Referring now to FIG. 1, the lower portion of a wellbore 10 penetrating a subterranean formation 12 is illustrated. A string of drill pipe 14 is disposed in the wellbore 10 and an open-hole packer 16 is positioned in the wellbore 10 so that a lower end portion 18 of the wellbore within the formation 12 remains below the packer. As illustrated, the drill string 14 extends through the packer 16 and terminates therebelow so that fluids introduced into the wellbore 10 by way of the drill string 14 are prevented by the packer 16 from flowing within the wellbore into the annulus 20 between the wellbore and the drill string. While the lower end of the drill string 14 is shown in FIG. 1 positioned just below the packer 16, the drill string 14 can extend into the lower end portion 18 of the wellbore 10 and can extend to the bottom of the wellbore if desired.

After the packer 16 has been set in the wellbore 10, its sealing ability can be tested by pressuring up the annulus 20 above the packer and then pressuring up the lower end portion 18 of the wellbore below the packer to a higher pressure level than the pressure level in the annulus. If the annulus pressure does not increase while the higher pressure level in the wellbore below the packer is held at a substantially constant level, leakage around the packer is not taking place.

Upon setting and testing the packer 16, a fracturing fluid, most conveniently drilling fluid, is pumped through the drill string 14 into the lower end portion 18 of the wellbore 10 whereby hydraulic pressure is applied on the formation 12. The pumping rate and hydraulic force on the formation are increased to the level whereby a fracture 22 is created in the formation. The fracture 22 is generally vertical, as are most hydraulic pressure-induced fractures, and the pumping of the fracturing fluid is continued to extend the fracture in all directions from the lower end portion 18 of the wellbore 10 until communication between the lower end portion 18 and the annulus 20 occurs as shown by the arrows in FIG. 1. That is, when the fracture 22 extends in the formation 12 to a point above the packer 16, communication by way of the fracture between the lower end portion 18 and the annulus 20 takes place and a rise in the annulus pressure level will be noted. The total quantity of fracturing fluid required to be pumped into the lower end portion 18 of the wellbore 10 to create and extend the fracture 22 therein is usually quite small, e.g., in the range of from one to five barrels.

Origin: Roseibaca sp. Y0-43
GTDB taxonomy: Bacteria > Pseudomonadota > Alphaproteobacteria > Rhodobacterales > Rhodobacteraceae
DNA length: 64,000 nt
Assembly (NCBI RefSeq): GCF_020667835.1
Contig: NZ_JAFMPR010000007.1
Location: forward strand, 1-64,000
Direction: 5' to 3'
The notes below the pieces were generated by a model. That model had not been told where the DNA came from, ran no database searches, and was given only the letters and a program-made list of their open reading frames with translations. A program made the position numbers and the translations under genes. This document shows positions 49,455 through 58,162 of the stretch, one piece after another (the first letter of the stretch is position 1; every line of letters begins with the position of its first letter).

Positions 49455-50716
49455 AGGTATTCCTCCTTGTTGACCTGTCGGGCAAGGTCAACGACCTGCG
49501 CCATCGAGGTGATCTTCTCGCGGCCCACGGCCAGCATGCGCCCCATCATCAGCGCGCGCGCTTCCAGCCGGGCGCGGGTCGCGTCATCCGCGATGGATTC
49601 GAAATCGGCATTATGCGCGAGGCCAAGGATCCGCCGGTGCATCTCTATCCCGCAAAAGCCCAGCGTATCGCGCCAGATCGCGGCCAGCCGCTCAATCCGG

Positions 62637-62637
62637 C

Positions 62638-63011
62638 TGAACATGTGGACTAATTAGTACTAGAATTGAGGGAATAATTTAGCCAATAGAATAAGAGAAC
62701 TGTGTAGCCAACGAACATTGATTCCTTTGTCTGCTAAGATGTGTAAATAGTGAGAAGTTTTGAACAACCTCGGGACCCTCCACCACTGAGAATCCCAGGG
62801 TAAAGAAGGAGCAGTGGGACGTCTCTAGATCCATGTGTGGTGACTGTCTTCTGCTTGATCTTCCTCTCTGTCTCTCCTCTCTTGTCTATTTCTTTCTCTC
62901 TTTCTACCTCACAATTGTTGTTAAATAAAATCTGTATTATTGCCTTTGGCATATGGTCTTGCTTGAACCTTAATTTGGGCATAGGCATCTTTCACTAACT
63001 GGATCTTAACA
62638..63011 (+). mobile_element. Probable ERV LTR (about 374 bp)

In a preferred technique, downhole pressure level recording instruments are placed in the wellbore 10 as a part of or with the packer 16 whereby the pressure below the packer in the lower end portion 18 of the wellbore 10, hereinafter referred to as the tubing pressure, and the pressure above the packer, i.e., the annulus pressure are continuously recorded. After evidence of the creation and extension of the fracture 22 has been obtained, the pumping of fluid into the lower end portion 18 of the wellbore 10 is terminated and the drill string 14 and wellbore 10 are shut in. The continuous recording of the tubing and annulus pressure levels after the shut-in (referred to in the art as the instantaneous shut-in pressure) provides information concerning the nature of the created fracture and the formation. Preferably, several sequences of pumping fluid into the lower end portion 18 of the wellbore 10 followed by shutting in the wellbore and tubing string are carried out at various pumping rates. If the annulus pressure level stabilizes as soon as pumping is stopped, the instantaneous closure of the fracture is indicated. To further determine fracture closure characteristics, the pressure level in the annulus 20 or the pressure level in the lower end portion 18 of the wellbore 10 can be reduced. If the fracture 22 is completely closed, the reduction of pressure in one of such locations will not cause the lowering of the pressure level in the other location.

During the carrying out of the procedures described above whereby fluid is pumped by way of the drill string 14 into the lower end portion 18 of the wellbore 10 and into the annulus 20 by way of the fracture 22, the pressure in the annulus may increase to a level whereby it is necessary to reduce the annulus pressure. This can be accomplished by flowing fluid out of the annulus by way of a surface valve connected thereto.